Self-employment as a source of income inequality
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It is well known that the self-employed are over-represented at the bottom as well as the top of the income distribution. This paper shifts the focus from the income situation of the self-employed to the distributive effects of a change in self-employment rates. With representative German data and unconditional quantile regression analysis we show that an increase in the proportion of self-employed individuals in the labor force increases income polarization by tearing down floors at the bottom and allowing higher income potentials at the very top of the hourly income distribution. Recentered influence function regression of inequality measures corroborate that self-employment is a source of income inequality in the labor market.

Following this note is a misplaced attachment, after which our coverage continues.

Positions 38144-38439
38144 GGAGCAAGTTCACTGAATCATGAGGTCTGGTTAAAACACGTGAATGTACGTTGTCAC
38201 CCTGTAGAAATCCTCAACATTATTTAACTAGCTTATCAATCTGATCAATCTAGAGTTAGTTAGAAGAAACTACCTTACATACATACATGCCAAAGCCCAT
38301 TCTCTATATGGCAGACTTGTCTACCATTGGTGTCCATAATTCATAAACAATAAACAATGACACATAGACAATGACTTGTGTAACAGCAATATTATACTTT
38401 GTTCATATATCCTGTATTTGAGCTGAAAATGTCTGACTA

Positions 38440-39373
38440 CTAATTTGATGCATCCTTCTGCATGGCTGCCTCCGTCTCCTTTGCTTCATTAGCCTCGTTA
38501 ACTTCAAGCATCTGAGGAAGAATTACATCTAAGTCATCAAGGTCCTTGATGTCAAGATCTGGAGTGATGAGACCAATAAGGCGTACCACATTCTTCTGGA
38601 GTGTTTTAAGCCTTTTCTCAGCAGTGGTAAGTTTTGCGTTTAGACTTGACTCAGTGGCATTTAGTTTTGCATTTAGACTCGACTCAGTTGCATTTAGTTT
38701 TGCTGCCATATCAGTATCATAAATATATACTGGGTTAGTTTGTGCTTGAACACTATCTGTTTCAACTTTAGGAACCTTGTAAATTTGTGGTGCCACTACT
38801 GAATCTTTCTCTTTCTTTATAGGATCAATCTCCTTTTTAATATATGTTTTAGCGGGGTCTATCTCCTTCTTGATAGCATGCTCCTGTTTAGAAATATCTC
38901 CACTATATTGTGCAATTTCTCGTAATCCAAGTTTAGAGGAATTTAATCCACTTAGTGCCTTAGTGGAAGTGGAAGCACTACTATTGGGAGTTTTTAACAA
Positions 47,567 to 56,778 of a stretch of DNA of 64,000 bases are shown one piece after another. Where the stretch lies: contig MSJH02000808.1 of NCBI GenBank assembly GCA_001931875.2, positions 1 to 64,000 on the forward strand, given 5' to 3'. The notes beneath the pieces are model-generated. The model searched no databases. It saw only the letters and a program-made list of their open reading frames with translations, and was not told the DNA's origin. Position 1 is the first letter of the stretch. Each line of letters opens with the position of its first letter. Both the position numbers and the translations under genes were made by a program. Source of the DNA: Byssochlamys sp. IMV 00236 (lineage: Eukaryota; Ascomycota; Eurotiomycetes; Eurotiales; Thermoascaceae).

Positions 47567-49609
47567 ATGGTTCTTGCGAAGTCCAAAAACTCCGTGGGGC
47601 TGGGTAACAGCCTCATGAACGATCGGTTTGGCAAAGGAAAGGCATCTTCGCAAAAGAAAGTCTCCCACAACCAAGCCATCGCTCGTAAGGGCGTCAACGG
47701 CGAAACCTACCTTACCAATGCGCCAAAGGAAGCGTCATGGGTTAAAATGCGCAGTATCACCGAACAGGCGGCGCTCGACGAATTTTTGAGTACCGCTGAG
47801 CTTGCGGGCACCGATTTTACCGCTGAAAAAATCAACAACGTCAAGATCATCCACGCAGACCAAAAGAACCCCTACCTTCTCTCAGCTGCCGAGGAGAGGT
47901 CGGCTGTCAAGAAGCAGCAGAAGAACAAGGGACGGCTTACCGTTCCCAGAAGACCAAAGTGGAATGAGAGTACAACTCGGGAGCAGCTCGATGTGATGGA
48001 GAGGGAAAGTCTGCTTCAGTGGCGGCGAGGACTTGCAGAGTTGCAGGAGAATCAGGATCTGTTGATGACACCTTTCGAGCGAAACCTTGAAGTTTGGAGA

KeywordsIncome distribution Income inequality Income polarization Self-employment
JEL ClassificationD31 L26
I have benefited from comments by Olaf Hübler, Daniel Lechmann, Wim Naudé, Konrad Schäfer, and participants at the 28th EBES conference in Coventry.
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